Some have more dollars than sense, they say, so even companies that have no revenue, no profit, and a record of falling short, can easily find investors. But as Peter Lynch said in One Up On Wall Street, 'Long shots almost never pay off.'
So if you're like me, you might be more interested in profitable, growing companies, like eGain (NASDAQ:EGAN). Now, I'm not saying that the stock is necessarily undervalued today; but I can't shake an appreciation for the profitability of the business itself. While a well funded company may sustain losses for years, unless its owners have an endless appetite for subsidizing the customer, it will need to generate a profit eventually, or else breathe its last breath.
eGain's Improving Profits
In the last three years eGain's earnings per share took off like a rocket; fast, and from a low base. So the actual rate of growth doesn't tell us much. Thus, it makes sense to focus on more recent growth rates, instead. Like a falcon taking flight, eGain's EPS soared from US$0.16 to US$0.26, over the last year. That's a impressive gain of 60%.
Careful consideration of revenue growth and earnings before interest and taxation (EBIT) margins can help inform a view on the sustainability of the recent profit growth. eGain shareholders can take confidence from the fact that EBIT margins are up from 8.5% to 12%, and revenue is growing. That's great to see, on both counts.
The chart below shows how the company's bottom and top lines have progressed over time. For finer detail, click on the image.
While we live in the present moment at all times, there's no doubt in my mind that the future matters more than the past. So why not check this interactive chart depicting future EPS estimates, for eGain?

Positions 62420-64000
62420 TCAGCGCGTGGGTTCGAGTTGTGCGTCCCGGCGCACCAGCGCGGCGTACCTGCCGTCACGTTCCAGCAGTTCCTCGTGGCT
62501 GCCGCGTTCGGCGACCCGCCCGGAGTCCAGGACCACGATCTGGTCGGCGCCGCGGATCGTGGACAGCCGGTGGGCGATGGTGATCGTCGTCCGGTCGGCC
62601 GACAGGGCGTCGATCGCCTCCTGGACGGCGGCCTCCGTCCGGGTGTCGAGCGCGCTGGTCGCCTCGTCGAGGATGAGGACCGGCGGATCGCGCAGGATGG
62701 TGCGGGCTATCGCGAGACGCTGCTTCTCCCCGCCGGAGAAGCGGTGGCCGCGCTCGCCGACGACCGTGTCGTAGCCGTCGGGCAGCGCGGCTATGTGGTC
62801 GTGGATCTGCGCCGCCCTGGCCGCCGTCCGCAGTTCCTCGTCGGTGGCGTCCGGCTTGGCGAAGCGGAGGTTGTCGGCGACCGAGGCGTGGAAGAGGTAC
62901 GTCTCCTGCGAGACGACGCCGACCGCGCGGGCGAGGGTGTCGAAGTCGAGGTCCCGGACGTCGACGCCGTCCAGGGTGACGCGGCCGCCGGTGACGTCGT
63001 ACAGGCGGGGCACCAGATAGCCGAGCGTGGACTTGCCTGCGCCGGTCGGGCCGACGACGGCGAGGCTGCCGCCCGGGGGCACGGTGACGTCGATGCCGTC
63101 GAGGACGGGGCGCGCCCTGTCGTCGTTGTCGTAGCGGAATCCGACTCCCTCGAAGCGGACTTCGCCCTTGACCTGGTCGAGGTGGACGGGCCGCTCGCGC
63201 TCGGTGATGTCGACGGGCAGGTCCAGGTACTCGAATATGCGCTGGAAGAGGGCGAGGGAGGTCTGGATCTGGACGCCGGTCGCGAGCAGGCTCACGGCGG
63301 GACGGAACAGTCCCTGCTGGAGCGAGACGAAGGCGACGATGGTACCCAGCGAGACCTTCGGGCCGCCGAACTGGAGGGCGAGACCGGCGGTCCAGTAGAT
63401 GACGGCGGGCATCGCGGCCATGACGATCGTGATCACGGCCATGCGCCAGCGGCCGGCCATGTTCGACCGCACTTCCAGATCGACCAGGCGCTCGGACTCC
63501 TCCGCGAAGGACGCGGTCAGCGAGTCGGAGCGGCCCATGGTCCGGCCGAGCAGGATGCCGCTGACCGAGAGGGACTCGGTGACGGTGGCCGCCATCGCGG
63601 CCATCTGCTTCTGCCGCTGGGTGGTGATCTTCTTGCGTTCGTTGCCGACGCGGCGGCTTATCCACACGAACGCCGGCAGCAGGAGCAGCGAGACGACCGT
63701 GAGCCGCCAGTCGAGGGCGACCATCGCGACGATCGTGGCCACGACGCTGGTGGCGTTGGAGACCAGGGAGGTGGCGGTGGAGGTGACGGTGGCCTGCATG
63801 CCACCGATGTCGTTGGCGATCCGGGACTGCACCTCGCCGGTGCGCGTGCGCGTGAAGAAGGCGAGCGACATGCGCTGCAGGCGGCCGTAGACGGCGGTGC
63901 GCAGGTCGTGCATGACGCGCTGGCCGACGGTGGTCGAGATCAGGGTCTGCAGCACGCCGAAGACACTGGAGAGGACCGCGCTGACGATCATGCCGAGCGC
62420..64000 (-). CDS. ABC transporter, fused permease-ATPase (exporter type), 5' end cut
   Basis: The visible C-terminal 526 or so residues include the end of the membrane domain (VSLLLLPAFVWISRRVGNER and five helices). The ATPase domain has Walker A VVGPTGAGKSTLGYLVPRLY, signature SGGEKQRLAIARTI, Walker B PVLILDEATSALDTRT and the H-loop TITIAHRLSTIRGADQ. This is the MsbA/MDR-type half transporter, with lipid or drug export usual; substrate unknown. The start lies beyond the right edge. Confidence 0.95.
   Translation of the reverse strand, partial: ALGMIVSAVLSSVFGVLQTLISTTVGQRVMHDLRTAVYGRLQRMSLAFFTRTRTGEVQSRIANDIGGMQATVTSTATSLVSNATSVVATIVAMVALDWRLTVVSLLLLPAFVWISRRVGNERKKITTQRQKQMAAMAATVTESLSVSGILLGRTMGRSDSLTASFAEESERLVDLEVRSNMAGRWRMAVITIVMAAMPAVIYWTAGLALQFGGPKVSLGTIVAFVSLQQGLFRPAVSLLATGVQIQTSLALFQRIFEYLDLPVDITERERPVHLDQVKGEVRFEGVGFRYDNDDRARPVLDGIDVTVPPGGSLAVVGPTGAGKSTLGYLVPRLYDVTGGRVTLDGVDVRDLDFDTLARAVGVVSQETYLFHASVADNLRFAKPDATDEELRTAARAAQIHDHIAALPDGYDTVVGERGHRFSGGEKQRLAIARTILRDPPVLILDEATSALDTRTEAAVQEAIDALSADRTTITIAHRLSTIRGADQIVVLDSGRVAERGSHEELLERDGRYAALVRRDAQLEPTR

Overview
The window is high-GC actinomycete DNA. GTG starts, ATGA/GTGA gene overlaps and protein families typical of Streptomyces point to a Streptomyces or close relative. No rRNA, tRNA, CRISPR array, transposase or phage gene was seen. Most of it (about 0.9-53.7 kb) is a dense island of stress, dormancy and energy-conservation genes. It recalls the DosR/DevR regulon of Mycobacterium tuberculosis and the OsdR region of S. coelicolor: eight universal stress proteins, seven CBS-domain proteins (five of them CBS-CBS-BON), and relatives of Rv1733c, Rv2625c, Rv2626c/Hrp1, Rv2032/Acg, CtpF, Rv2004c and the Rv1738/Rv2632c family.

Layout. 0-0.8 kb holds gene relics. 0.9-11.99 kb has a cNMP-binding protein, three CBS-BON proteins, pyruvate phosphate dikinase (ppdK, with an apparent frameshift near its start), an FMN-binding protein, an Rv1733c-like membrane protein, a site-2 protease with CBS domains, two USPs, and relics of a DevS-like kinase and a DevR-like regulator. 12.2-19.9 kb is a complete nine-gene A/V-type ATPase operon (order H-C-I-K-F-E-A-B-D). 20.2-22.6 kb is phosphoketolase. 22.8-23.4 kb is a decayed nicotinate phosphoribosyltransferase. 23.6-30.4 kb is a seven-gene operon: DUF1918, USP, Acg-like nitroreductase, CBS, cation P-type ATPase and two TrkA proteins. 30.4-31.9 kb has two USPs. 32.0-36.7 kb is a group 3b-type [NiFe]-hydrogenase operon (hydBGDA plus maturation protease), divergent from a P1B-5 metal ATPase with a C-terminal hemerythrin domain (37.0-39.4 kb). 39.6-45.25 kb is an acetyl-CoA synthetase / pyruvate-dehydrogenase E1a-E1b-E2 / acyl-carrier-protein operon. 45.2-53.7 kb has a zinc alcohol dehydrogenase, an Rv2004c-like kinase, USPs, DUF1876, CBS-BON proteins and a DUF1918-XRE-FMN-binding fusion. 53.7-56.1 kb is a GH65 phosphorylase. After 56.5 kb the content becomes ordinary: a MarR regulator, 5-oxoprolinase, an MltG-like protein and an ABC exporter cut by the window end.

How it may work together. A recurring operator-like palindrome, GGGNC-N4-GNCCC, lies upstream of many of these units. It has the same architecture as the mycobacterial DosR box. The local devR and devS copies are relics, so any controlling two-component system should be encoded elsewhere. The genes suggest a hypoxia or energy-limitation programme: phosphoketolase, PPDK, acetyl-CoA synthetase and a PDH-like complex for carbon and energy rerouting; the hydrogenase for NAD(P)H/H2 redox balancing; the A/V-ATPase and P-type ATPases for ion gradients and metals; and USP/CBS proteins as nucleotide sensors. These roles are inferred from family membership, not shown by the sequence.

Are eGain Insiders Aligned With All Shareholders?
It makes me feel more secure owning shares in a company if insiders also own shares, thusly more closely aligning our interests. So it is good to see that eGain insiders have a significant amount of capital invested in the stock. Notably, they have an enormous stake in the company, worth US$118m. That equates to 32% of the company, making insiders powerful and aligned with other shareholders. So it might be my imagination, but I do sense the glimmer of an opportunity.
It's good to see that insiders are invested in the company, but are remuneration levels reasonable? Well, based on the CEO pay, I'd say they are indeed. For companies with market capitalizations between US$200m and US$800m, like eGain, the median CEO pay is around US$1.7m.
The eGain CEO received total compensation of just US$287k in the year to . That looks like modest pay to me, and may hint at a certain respect for the interests of shareholders. CEO compensation is hardly the most important aspect of a company to consider, but when its reasonable that does give me a little more confidence that leadership are looking out for shareholder interests. I'd also argue reasonable pay levels attest to good decision making more generally.
Is eGain Worth Keeping An Eye On?
For growth investors like me, eGain's raw rate of earnings growth is a beacon in the night. If you need more convincing beyond that EPS growth rate, don't forget about the reasonable remuneration and the high insider ownership. Each to their own, but I think all this makes eGain look rather interesting indeed. Before you take the next step you should know about the 1 warning sign for eGain that we have uncovered.
Although eGain certainly looks good to me, I would like it more if insiders were buying up shares. If you like to see insider buying, too, then this free list of growing companies that insiders are buying, could be exactly what you're looking for.
Please note the insider transactions discussed in this article refer to reportable transactions in the relevant jurisdiction.
This article by Simply Wall St is general in nature. It does not constitute a recommendation to buy or sell any stock, and does not take account of your objectives, or your financial situation. We aim to bring you long-term focused analysis driven by fundamental data. Note that our analysis may not factor in the latest price-sensitive company announcements or qualitative material. Simply Wall St has no position in any stocks mentioned.
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